Skip to main content

Taipei Symphony Orchestra

  • Publish Date:2022-05-09
Taipei Symphony Orchestra

Chinese Name: 台北市立交響樂團
Time of Establishment: 1969
Location: Taipei City, Taiwan
Did You Know…?
The Taipei Symphony Orchestra (TSO) first made a name for itself with its high musical standards. In 1979, they launched the first large-scale music festival in Taiwan, the Taipei Music Festival. Since its establishment, it has become a substantial orchestra of more than 100 members, not only writing a brilliant chapter in the history of music performance in Taiwan but also becoming the only Western orchestra affiliated with the country’s premier city.

The TSO was established in 1969, with over 30 musicians coming together to inject the beautiful sounds of classical music into the then-barren musical environment of Taipei. Since its inception, the TSO has been known for its high quality of music and has invited countless famous musicians to collaborate with it, including sopranos Anna Netrebko and Angela Gheorghiu, violinists Pinchas Zuckerman and Maxim Vengerov, cellists Yo-Yo Ma and Mstislav Rostropovich, conductor Yuri Temirkanov, clarinetist Sabine Meyer, trombonist Christian Lindberg, and composer Tan Dun (譚盾).

In addition to regular concert performances, the orchestra's main work also includes the "Art Education In-Depth" concerts, "Arts Festival in Community" community concerts, campus music engineering projects, and more. The main purpose is to provide the public with a diverse array of performances that showcase the beauty of classical music, enriching hearts and minds while also offering broader music education to school children. Past performances have been well received by citizens, school children, and parents. Additionally, the TSO works to provide domestic musicians with opportunities to perform, spur the development of the music industry, and execute projects to create a deeper musical talent pool, nurturing the Taiwanese music environment and cultivating new stars of the arts over the long term.

In 1979, then-mayor of Taipei Lee Teng-hui instructed Taipei City Hall to organize the Taipei Music Festival to boost the cultural development of Taipei City, thus launching the first such large-scale music festival in Taiwan. The Taipei Music Festival, which runs from late October to early December each year, features artists from all over the world who produce and perform a wide variety of works, including opera, ballet, and symphonic music. In addition to inviting internationally renowned orchestras to Taiwan, it has also established a long tradition of annual opera productions, having performed such classics as "Pagliacci," "La Dame aux Camelias," "Faust," "Carmen," "Turandot," and "La Bohème." It also performs 20th-century contemporary works, such as the 2000 premiere of the internationally acclaimed composer Tan Dun’s multimedia opera "The Gate (Orchestral Theatre IV)."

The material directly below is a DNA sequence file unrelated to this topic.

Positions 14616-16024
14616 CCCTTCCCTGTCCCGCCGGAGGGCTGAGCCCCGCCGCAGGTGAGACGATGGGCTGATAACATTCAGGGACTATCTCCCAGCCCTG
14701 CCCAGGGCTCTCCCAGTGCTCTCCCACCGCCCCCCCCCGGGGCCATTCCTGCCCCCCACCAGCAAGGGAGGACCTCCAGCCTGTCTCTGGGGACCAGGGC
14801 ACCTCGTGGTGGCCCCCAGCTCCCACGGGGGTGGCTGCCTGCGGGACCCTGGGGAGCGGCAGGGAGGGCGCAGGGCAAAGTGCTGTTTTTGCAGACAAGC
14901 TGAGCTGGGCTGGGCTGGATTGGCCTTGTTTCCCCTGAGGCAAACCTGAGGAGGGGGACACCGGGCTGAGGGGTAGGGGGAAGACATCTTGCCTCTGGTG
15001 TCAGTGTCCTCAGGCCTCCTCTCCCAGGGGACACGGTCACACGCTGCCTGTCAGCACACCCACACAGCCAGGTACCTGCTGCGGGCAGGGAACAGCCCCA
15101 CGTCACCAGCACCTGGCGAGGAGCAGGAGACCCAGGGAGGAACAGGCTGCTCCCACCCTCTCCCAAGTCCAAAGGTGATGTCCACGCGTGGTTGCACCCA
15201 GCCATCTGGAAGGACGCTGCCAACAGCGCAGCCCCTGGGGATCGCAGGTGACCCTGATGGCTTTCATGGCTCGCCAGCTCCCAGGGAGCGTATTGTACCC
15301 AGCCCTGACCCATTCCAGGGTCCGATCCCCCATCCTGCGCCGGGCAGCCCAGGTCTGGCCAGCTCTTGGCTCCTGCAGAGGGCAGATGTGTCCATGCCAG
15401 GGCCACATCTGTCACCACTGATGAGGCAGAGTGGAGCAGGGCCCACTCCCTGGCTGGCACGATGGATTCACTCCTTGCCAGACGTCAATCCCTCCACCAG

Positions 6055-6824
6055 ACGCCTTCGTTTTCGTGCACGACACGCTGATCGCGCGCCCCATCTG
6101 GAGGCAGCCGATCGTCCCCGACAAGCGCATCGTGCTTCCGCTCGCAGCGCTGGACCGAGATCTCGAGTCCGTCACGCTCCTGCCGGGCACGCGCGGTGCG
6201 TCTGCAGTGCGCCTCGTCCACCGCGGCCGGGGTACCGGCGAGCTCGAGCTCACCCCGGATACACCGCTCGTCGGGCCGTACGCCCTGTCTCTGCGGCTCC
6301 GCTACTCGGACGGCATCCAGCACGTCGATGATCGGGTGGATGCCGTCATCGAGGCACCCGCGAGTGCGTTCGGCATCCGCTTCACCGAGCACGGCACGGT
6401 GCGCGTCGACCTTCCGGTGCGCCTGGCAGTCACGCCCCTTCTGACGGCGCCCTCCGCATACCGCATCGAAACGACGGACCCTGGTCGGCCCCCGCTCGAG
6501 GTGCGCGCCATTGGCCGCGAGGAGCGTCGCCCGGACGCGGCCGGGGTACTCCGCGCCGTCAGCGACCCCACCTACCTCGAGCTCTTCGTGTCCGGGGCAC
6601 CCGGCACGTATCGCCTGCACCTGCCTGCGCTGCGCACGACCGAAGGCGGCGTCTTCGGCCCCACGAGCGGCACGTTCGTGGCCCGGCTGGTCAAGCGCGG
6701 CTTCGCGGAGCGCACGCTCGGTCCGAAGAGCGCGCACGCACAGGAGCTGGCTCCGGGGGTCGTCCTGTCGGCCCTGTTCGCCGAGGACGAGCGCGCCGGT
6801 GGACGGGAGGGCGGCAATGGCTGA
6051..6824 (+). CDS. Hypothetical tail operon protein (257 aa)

Since 2017, Taipei City Hall has arranged regular concerts in Da'an Forest Park featuring the TSO, TSO Youth Chamber, TSO Wind Orchestra, TSO Chorus, and TSO Youth, performing jazz, pop, film music, and other programs more oriented toward the general public. In October 2011, Verdi's "Aida" became the first full-length opera to be performed in the Taipei Arena, establishing the importance of the Taipei Symphony Orchestra in Taiwan’s opera production scene.

The TSO hasn't been absent from the international stage either, having performed in Austria, the United States, Japan, Russia, France, Spain, Germany, Luxembourg, Singapore, China, and the Philippines, among others. In recent years, the orchestra has taken part in many international festivals and events, including the 2010 Shanghai World Expo; the closing performance of the 2011 Federation for Asian Cultural Promotion Conference; the 2012 La Folle Journée Kanazawa, Toyama, and Tokyo music festivals in Japan; a 2014 tour of Japan; the 2015 Flaneries Musicales de Reims in France; the 2016 Shanghai International Arts Festival; a 2017 US tour; and a 2019 tour of China. In November 2019, the Taipei Symphony Orchestra was invited by Washington Performing Arts (WPA) to perform in Washington, DC, receiving high praise from the Washington Post, which ran a story headlined "Pride and Passion," praising the performance of the TSO as "...striking a warm balance between the radiant strings, majestic brass and glowing winds."